“Hope no more for fatherland,
All her ranks are thinned or broken;”
Long a base and coward band
Recreant words like these have spoken.
But We preach a land awoken,
A land of courage true and tried
As your fears are false and hollow;
Slaves and Dastards stand aside—
Knaves and Traitors, FAG A BEALAĊ!
Know, ye suffering brethren ours,
Might is strong, but Right is stronger;
Saxon wiles or Saxon powers
Can enslave our land no longer,
Than your own dissensions wrong her:
Be ye one in might and mind—
Quit the mire where Cravens wallow—
And your foes shall flee like wind
From your fearless FAG A BEALAĊ!
Thus the mighty Multitude
Speak in accents hoarse with sorrow—
“We are fallen, but unsubdued;
”Show us whence we Hope may borrow,
”And we’ll fight your fight to-morrow.
“Be but cautious, true, and brave,
”Where ye lead us we will follow;
“Hill and valley, rock and wave,
”Shall echo back our FAG A BEALAĊ!
Fling our Sun-burst to the wind,
Studded o’er with names of glory;
Worth, and wit, and might, and mind,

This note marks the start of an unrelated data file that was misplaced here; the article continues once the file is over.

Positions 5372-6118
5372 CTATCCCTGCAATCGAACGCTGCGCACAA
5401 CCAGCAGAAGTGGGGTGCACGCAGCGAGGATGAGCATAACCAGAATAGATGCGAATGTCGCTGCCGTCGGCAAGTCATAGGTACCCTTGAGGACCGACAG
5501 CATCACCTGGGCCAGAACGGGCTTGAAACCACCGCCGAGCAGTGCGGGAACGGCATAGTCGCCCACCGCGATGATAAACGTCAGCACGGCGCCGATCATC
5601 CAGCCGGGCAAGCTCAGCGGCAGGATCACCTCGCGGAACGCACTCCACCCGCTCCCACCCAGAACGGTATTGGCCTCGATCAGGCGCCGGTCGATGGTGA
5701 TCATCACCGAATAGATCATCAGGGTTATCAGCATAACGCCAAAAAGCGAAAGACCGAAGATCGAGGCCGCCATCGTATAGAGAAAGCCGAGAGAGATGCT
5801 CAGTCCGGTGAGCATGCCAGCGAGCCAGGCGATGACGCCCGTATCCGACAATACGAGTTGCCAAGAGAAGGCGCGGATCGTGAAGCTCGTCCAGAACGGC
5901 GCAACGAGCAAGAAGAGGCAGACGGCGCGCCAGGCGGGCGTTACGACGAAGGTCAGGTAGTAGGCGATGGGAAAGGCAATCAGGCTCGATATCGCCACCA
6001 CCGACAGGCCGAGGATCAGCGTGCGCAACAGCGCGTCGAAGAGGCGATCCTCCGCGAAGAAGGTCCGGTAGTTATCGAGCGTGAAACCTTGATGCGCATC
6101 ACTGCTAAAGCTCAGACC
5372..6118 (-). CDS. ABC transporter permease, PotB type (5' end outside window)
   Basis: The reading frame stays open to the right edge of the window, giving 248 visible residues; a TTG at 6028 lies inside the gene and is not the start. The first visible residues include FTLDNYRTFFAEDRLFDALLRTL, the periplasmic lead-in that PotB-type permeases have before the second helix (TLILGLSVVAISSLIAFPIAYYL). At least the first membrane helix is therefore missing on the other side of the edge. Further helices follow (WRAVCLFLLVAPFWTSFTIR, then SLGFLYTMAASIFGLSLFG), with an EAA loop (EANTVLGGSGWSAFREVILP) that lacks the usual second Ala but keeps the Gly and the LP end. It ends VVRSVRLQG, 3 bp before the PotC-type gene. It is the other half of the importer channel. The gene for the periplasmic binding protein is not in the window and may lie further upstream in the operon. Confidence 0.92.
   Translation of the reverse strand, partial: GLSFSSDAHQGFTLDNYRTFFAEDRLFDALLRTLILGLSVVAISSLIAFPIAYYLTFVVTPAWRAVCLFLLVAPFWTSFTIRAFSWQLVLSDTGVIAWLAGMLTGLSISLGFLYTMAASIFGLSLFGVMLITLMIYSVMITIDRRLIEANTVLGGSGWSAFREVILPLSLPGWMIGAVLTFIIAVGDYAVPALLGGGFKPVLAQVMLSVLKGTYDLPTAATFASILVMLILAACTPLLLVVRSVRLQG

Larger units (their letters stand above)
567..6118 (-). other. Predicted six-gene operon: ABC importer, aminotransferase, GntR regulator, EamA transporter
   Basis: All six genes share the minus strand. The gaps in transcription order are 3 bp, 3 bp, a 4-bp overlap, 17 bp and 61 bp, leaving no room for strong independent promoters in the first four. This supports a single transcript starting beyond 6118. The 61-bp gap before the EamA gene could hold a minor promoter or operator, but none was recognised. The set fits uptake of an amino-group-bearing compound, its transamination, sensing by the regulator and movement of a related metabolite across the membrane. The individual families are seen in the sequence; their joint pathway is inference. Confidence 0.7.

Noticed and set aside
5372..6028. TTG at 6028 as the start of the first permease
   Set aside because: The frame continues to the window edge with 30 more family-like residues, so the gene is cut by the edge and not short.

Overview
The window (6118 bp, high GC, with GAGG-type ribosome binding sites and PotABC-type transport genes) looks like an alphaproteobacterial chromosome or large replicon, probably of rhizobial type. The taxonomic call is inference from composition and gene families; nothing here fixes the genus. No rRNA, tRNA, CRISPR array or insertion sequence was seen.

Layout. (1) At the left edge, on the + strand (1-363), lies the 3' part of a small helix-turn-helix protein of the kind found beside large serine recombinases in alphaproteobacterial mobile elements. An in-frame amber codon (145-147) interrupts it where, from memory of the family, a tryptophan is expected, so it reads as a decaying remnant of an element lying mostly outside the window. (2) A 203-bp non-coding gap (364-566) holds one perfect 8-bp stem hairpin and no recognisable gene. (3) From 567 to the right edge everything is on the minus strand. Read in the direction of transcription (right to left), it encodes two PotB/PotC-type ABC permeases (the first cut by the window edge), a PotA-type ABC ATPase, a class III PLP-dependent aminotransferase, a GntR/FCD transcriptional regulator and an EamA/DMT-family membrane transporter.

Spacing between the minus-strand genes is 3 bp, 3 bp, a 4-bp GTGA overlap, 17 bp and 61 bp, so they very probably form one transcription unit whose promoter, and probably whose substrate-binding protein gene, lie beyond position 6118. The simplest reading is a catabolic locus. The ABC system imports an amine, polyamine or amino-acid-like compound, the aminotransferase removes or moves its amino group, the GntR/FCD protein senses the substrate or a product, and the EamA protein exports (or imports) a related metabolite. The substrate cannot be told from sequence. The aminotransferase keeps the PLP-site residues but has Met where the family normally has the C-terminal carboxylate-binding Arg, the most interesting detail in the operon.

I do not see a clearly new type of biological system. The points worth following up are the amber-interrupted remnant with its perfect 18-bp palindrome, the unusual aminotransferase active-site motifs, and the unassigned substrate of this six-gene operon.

Poet young, and Patriot hoary,
Long shall make it shine in story.
Close your ranks—the moment’s come—
NOW, ye men of Ireland follow:
Friends of Freedom, charge them home—
Foes of freedom, FAG A BEALAĊ!
FAG A BEALAĊ, “Clear the road!” commonly but erroneously spelt Faugh a Ballagh, was the cry with which the clans of Connaught and Munster used in faction fights to come through a fair with high hearts and smashing shillelahs. The regiments raised in the South and West took their old shout with them to the Continent. The 88th, or Connaught Rangers, from their use of it, went generally by the name of “The Faugh a Ballagh Boys.” Nothing, says Napier, in his History of the Peninsular War—nothing so startled the French soldiery as the wild yell with which the Irish regiments sprung to the charge; and never was that haughty and intolerant shout raised in battle, but a charge, swift as thought and fatal as flame, came with it, like a rushing incarnation of FAG A BEALAĊ!